Banking Crisis Raises Concerns About Hidden Leverage in the System

As traders rush to identify where the next bout of volatility will come from, some watchdogs think the answer may be buried in the huge pile of hidden leverage that’s been quietly built over the past decade.

(Bloomberg) — As traders rush to identify where the next bout of volatility will come from, some watchdogs think the answer may be buried in the huge pile of hidden leverage that’s been quietly built over the past decade.

More than a dozen regulators, bankers, asset managers and former central bank officials interviewed by Bloomberg News say shadow debt and its links to lenders are becoming a major cause for concern as rising interest rates send tremors through financial markets. Federal Deposit Insurance Corp. Chairman Martin Gruenberg and BlackRock Inc. Chairman Larry Fink have called for more scrutiny in recent public comments.

The concern is that private equity firms and others were allowed to load up on cheap loans as banking regulations tightened after the global financial crisis — without enough oversight into how the debt could be interconnected. Though each loan may be small, they have often been layered up in such a way that investors and borrowers could suffer if banks or other credit providers suddenly pull back. 

“A slight downturn and an increase in interest rates will make some corporates default,” said Ludovic Phalippou, a professor of financial economics at Oxford University. “This puts their private debt providers in trouble and then the bank that provides leverage to the fund in trouble.”

Questions about the potential threat gained urgency following the demise earlier this month of Silicon Valley Bank, a major provider of financing to venture capital and private equity funds. Credit Suisse Group AG, which fell into difficulties a few days later, also provided various forms of credit lines to fund managers. Although neither bank’s problems were caused by those debts, the worry is they could have triggered wider contagion if the lenders hadn’t been rescued. 

The decision to guarantee SVB’s depositors raised concerns that something wider has been missed around the systemic risk posed by the lender, according to a former Bank of England official, who spoke on condition of anonymity because that person wasn’t authorized to speak publicly.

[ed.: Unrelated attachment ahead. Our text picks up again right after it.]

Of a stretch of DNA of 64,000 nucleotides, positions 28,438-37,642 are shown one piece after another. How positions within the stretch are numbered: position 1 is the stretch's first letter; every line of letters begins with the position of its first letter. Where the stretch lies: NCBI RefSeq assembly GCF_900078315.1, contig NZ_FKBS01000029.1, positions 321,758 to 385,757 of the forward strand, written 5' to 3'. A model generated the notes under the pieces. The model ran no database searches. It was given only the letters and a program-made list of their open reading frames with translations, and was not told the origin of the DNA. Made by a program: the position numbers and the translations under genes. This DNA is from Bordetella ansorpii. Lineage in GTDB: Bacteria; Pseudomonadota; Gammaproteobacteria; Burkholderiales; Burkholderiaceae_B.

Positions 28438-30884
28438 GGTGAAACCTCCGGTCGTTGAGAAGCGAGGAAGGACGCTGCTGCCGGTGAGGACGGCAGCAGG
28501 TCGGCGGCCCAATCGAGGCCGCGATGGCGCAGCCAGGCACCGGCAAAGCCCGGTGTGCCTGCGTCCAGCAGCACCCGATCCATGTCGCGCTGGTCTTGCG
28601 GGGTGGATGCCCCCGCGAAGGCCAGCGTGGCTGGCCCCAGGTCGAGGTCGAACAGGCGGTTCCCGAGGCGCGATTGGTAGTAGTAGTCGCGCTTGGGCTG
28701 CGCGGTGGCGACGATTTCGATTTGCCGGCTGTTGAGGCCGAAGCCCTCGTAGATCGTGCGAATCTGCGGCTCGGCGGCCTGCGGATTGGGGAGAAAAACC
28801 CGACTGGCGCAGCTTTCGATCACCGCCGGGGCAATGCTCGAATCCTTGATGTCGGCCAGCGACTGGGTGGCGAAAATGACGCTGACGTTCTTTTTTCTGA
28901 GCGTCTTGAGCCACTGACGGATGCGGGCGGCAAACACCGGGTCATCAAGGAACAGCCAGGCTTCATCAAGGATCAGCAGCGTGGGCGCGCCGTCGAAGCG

Unlike banks, private equity and credit funds are protected in crises by the fact that their investors commit capital for lengthy periods of time. But the ignorance around potential problems and frailties that shadow banking poses to the financial system worries watchdogs, another former Bank of England official said. 

The recent turmoil will likely lead to deeper probes into shadow lending globally, which includes credit provided by private equity firms, insurers and retirement funds, according to a different official with knowledge of the matter. That means identifying where the risk ended up after it moved off bank balance sheets following the financial crisis. Regulators also want to examine the credit risk to banks from the loans they made to buyout firms during the boom in alternative assets, the person said. 

To help spot potential problems, the BOE plans to stress test nonbank lenders including private equity firms for the first time this year. Further details are expected to be announced in the coming days. 

Fund managers are also concerned. A systemic credit event poses the biggest threat to global markets, and the most likely source of one is US shadow banking, according to a survey of investors published last week by Bank of America Corp.

The US government’s top financial regulators signaled in February that they would consider whether any nonbank firms merit tougher oversight as systemically important institutions.